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London Assembly votes unanimously for rush hour lorry ban

Motion also puts pressure on Mayor of London to crack down on dangerous lorries in the capital

The London Assembly has unanimously called for a rush hour lorry ban, a crackdown on dangerous lorries and rogue operators and confidential reporting of bad practice, to prevent more cycling deaths in the capital.

Of eight cycling fatalities this year in London, seven occurred following collision with an HGV. Assembly members have unanimously agreed a motion calling for the Mayor of London to help implement new policies to prevent further deaths.

The motion, tabled by Green Party member, Darren Johnson AM, warns that there are still too many dangerous lorries on London's roads and urgent action is needed.

- Nearly 3 in 4 lorries stopped by police in London don't comply with the law

Darren Johnson said Londoners should be able to cycle to work and school "without fearing for their lives".

He said: "Far too many people have died under the wheels of an HGV in London. We know the safety measures which would make cyclists safer and there is a growing cross-party determination that we need to end the unnecessary deaths and injuries on our roads.

"The Dutch-style cycle paths now being built will physically separate cyclists from lorries on some roads, but we also need to look at separating the majority of cyclists from lorries on the rest of London’s main roads by having them travel at different times of day.

- Save London cyclists by banning lorries in rush hour says Harriet Harman

The motion calls on the Mayor of London to work with the Government and commercial partners to implement the following policies:

·         A rush-hour lorry ban, subject to the completion of a full impact assessment;

·         The construction industry to adopt Construction Logistics and Cyclist Safety (CLOCS) standards across the board, including direct vision lorry cabs, including a commitment from the Mayor to make direct vision lorry cabs compulsory on all GLA Group contracts before the end of his term of office;

·         Confidential reporting of bad practice to be rolled out to all HGV drivers, irrespective of whether their employer wants to take part;

·         Comprehensive enforcement so that rogue operators do not permit unlicensed, untrained lorry drivers, or unsafe vehicles, to operate on our roads, with regular reporting from the London Freight Enforcement Partnership against an aim to reduce commercial vehicle casualties.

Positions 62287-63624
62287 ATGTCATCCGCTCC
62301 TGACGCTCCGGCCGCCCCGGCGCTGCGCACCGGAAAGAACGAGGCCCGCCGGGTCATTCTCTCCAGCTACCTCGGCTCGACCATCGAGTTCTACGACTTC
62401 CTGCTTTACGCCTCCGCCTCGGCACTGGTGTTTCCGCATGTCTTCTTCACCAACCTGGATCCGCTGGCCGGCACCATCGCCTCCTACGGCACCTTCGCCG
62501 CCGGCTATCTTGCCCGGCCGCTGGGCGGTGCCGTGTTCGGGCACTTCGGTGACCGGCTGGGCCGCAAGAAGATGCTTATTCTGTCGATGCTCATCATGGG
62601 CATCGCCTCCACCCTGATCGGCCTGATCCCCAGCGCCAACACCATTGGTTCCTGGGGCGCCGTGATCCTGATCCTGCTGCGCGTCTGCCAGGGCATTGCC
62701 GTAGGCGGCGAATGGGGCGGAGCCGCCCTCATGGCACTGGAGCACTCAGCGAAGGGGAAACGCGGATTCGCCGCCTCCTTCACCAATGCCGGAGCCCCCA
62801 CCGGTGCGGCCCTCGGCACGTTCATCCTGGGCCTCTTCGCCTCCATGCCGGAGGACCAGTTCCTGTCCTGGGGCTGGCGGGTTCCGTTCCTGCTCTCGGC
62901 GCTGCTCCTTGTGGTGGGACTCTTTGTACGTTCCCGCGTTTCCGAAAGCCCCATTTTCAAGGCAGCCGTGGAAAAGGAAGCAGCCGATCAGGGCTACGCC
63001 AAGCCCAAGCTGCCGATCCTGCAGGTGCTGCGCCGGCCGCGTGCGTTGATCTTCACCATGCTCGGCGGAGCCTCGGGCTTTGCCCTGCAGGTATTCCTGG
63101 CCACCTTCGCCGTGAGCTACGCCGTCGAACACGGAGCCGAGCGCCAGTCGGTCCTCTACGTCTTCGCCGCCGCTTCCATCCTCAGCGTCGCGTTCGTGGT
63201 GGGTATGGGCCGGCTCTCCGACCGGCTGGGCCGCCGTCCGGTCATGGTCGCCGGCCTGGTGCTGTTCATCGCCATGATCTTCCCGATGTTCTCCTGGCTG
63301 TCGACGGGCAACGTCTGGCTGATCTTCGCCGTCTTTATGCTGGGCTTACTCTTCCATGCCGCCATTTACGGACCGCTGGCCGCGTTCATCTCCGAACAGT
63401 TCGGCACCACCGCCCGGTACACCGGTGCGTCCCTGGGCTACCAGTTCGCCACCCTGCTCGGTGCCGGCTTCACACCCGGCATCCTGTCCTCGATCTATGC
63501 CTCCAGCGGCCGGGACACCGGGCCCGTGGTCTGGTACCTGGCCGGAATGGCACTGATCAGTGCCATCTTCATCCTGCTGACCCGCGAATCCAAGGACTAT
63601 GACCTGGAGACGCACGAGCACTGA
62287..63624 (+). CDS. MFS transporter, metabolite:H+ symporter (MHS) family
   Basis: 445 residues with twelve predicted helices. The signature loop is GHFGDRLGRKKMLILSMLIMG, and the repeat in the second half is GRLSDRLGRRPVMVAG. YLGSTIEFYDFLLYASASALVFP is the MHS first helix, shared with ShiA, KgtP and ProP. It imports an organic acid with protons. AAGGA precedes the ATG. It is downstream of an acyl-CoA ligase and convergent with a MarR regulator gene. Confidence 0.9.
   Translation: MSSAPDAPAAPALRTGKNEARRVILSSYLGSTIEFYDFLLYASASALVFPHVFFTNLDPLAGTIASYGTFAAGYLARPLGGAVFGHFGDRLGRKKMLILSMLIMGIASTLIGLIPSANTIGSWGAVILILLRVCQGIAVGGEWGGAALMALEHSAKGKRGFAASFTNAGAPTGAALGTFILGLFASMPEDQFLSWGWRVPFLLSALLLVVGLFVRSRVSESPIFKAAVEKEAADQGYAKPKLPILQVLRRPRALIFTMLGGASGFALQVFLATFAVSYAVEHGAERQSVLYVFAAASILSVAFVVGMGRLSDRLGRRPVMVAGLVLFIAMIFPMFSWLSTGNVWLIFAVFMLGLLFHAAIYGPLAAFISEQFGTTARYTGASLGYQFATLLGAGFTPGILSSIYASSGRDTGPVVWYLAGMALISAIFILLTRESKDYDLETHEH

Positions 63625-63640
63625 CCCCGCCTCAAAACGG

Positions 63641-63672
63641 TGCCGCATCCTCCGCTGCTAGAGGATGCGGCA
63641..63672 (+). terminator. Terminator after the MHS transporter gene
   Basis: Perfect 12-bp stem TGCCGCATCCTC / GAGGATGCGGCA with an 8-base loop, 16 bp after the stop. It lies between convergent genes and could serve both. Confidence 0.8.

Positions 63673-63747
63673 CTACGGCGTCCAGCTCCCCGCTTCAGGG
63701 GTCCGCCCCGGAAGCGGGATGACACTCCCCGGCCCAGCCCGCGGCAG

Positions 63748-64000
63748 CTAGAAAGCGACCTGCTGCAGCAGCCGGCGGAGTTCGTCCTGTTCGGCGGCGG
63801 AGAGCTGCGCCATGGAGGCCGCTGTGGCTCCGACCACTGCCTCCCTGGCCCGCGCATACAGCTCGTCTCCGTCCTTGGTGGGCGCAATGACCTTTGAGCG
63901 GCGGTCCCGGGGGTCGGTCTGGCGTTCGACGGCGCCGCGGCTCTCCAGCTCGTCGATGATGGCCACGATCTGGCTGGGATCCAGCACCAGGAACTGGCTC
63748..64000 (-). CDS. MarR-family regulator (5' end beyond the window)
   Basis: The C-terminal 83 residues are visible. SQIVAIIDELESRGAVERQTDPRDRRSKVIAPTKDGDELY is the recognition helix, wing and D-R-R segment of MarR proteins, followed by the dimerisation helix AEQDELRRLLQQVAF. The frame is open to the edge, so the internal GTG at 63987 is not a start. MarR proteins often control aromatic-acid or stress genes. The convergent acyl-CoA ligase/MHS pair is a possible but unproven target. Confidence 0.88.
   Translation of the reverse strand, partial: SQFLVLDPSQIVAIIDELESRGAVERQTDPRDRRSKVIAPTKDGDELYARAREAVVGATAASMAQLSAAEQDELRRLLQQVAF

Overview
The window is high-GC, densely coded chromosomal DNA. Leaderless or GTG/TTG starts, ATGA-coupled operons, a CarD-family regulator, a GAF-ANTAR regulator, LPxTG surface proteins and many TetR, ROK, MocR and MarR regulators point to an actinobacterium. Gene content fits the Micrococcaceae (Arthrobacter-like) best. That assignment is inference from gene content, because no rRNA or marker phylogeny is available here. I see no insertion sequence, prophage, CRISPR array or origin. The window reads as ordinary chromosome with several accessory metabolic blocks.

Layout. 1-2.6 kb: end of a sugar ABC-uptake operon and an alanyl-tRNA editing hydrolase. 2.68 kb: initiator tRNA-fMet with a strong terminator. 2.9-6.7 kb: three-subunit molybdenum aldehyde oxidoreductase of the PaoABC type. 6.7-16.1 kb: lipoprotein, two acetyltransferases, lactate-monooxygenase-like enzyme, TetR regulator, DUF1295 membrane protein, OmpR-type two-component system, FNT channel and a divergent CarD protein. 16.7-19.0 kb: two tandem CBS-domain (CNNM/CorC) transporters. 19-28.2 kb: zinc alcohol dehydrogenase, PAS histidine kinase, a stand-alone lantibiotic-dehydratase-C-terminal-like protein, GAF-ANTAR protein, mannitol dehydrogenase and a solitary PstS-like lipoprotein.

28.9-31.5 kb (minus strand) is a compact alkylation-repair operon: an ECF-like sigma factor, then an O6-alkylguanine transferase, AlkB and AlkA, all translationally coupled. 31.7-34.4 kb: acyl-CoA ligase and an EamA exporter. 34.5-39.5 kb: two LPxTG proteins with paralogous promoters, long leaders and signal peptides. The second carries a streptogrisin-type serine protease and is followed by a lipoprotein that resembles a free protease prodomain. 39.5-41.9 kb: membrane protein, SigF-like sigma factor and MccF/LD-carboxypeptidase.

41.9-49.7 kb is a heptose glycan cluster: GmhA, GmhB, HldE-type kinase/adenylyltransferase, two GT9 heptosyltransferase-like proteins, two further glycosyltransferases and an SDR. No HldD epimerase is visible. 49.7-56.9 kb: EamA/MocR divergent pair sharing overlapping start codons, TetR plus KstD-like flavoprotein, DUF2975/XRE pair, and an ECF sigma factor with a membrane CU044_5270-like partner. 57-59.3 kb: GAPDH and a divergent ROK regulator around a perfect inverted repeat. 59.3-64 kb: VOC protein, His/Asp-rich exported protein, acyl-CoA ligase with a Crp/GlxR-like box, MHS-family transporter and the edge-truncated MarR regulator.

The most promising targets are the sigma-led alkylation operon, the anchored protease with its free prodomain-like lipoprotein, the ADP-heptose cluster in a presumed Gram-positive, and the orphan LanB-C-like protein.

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18 comments

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Malaconotus | 107 posts | 7 years ago
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Perhaps an elaborate system of tunnels under London could be built and trains used to transport goods around this 'tube' system.  This would leave the ground level free of noise, danger, and pollution.

 

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ChairRDRF | 385 posts | 7 years ago
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This is  basically a step in the right direction - but only a step. For what needs to be done in London: http://rdrf.org.uk/2015/07/21/what-transport-for-london-needs-to-do-for-...

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ChairRDRF | 385 posts | 7 years ago
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This is  basically a step in the right direction - but only a step. For what needs to be done in London: http://rdrf.org.uk/2015/07/21/what-transport-for-london-needs-to-do-for-...

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ChairRDRF | 385 posts | 7 years ago
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This is  basically a step in the right direction - but only a step. For what needs to be done in London: http://rdrf.org.uk/2015/07/21/what-transport-for-london-needs-to-do-for-...

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cczmark | 29 posts | 7 years ago
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Politicians unanimously voting through a common sense measure for the benefit of the community. Whatever next? Can't see this sort of thing catching on...

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alansmurphy | 2606 posts | 7 years ago
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Nearly there Londoncommute, i think the one we miss is the cycling infrastructure that puts us down the left hand side of lorries in the first instance - be this in general traffic or a lane at lights with a box at the front...